A day later, Morneau defends his budget

Minister fields complaints that plan doesn’t protect Canada enough from competitiveness threats

Minister of Finance Bill Morneau participates in a post-budget discussion at the Economic Club of Canada in Ottawa on Wednesday. (Justin Tang/The Canadian Press)

Finance Minister Bill Morneau is defending his latest federal budget against complaints that it doesn’t do enough to shield Canada from shorter-term competitiveness threats linked to incoming U.S. tax reforms.

In a speech to the Economic Club of Canada, Morneau says Ottawa will focus on more immediate worries like NAFTA and lower U.S. corporate taxes at the same time it takes steps to address longer-term domestic risks, such as the aging workforce.

The fiscal plan tabled Tuesday in the House of Commons was packed with billions of dollars worth of new investments, including measures to increase the labour-force participation of women.

READ MORE: B.C. welcomes Ottawa’s help on rental housing construction

To pay for it all, the Liberal government used up roughly $20 billion of additional fiscal room over the coming years that came from economic improvements, reprofiled infrastructure commitments and lower-than-expected departmental spending.

Morneau says Canada needs to play both a long game and a short game — and that the brightening economy enables the government to do just that.

In a news conference following his speech, Morneau reiterated that his department is still doing its homework on impending U.S. tax reforms that business leaders have warned could damage to the Canadian economy.

Tuesday’s budget showed the Liberal government is still predicting billions of dollars in annual deficits over the next six years.

The government is forecasting a shortfall of $18.1 billion for 2018-19, which will be followed by annual deficits set to shrink each year to $12.3 billion in 2022-23. The projections, which are similar to those the government posted in October, include annual $3-billion cushions to offset risks.

Morneau is focused on another fiscal “anchor” of lowering the net debt-to-GDP ratio, which is a measure of Ottawa’s debt burden. The budget predicts the ratio to decline each year over the outlook.

Andy Blatchford, The Canadian Press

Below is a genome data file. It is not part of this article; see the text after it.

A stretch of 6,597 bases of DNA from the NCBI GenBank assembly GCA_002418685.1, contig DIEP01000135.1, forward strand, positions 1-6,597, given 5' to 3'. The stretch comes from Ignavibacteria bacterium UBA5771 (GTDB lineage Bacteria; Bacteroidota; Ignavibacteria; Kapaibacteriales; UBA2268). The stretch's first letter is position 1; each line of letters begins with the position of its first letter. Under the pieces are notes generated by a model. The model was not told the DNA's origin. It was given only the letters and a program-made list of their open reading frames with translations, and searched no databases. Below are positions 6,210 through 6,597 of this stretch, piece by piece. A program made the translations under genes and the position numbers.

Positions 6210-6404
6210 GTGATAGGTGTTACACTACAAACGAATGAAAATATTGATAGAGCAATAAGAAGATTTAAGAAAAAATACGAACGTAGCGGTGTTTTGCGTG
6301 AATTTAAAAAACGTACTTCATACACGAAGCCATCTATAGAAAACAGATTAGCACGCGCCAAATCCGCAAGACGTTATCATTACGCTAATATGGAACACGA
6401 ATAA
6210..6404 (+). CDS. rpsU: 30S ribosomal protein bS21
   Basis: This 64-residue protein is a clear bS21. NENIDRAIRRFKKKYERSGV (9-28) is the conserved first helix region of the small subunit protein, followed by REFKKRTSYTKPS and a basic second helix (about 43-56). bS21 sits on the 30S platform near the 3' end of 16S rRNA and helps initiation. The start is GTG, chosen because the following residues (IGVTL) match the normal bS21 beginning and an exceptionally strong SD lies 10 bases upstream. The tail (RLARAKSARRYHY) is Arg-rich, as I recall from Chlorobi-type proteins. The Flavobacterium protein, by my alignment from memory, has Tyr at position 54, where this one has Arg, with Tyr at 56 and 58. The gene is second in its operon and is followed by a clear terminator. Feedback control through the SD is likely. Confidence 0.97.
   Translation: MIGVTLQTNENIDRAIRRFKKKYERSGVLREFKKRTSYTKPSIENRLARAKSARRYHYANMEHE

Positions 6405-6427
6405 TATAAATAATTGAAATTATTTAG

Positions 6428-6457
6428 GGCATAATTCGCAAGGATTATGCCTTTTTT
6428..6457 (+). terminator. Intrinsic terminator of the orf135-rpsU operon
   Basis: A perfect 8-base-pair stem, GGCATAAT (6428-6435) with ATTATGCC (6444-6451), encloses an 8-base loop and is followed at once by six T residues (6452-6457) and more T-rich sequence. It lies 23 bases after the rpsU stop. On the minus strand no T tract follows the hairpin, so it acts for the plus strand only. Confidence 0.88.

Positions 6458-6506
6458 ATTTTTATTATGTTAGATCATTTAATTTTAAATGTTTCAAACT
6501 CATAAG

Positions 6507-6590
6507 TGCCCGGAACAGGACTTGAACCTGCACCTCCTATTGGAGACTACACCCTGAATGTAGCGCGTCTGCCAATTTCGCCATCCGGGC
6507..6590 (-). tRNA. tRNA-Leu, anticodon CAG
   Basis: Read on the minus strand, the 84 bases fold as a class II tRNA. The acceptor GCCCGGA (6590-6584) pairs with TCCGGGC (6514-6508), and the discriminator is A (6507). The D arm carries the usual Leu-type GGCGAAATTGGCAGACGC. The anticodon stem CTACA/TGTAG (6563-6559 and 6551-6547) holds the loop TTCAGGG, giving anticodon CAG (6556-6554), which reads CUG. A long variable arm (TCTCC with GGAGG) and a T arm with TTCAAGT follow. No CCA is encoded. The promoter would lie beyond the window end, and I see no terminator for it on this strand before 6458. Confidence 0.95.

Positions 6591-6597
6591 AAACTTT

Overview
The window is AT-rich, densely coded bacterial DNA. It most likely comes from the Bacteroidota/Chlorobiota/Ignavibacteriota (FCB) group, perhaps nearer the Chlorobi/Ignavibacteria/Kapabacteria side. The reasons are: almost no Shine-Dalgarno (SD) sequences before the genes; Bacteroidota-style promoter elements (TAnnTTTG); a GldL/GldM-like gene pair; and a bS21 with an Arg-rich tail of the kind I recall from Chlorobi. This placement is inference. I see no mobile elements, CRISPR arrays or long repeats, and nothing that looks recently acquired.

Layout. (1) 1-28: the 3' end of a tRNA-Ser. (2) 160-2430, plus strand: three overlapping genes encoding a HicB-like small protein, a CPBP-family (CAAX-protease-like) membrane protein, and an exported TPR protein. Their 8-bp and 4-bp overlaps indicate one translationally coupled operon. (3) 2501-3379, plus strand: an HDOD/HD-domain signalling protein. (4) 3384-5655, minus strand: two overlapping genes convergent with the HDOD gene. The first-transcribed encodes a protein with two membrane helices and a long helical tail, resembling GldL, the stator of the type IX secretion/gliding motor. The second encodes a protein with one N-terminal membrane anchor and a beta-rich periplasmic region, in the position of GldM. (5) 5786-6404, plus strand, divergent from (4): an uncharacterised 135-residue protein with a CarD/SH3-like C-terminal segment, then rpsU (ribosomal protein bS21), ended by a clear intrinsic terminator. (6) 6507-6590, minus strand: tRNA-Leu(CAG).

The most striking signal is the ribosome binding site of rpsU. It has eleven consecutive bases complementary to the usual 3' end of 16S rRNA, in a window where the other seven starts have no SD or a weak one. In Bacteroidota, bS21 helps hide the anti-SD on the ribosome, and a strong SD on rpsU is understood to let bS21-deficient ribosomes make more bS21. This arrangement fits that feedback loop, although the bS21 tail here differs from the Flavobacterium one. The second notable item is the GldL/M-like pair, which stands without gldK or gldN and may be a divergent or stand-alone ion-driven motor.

Just Posted

VIDEO: Erikson’s Daylily Gardens and Perennials holds annual open house

Pam and Tom Erikson have 17th annual charitable fundraiser at their private Langley garden

VIDEO: Open-to-all sprinter event for dogs comes to Langley

The second event of its kind in Canada since new rules were implemented

VIDEO: Riding against MS in Langley

MS Bike — Fraser Valley Experience collects more than $140,000

VIDEO: Langley City legendary water fight was a soaking good time

And perfectly timed for a hot weather warning

REPLAY: B.C.’s best video this week

In case you missed it, here’s a look at replay-worthy highlights from across the province this week

Former NHL goalie Ray Emery drowns in Lake Ontario

Police say the 35-year-old’s death appears to be a ‘case of misadventure’

Air quality statement warns of smoky air for Kamloops area

Environment ministry says area on north side of Thompson River may be affected by wildfire smoke

Pussy Riot claims on-field protest at World Cup final

Russian protest group claimed responsibility after four people ran onto field in police uniforms

Fans party on Montreal streets after French World Cup win

To city is home to nearly 57,000 French nationals

SilverStar officially opens Gondola

The brand-new gondola is now offering scenic rides for visitors on SilverStar Mountain Resort.

VIDEO: Man climbs crane in Abbotsford

Police, fire called to deal with climber last night

B.C. VIEWS: Making private health care illegal again

Adrian Dix battles to maintain Cuba-style medical monopoly

Almost every part of Canada’s largest national park deteriorating: federal study

Drawing on decades of research — the report lists 50 pages of citations

Most Read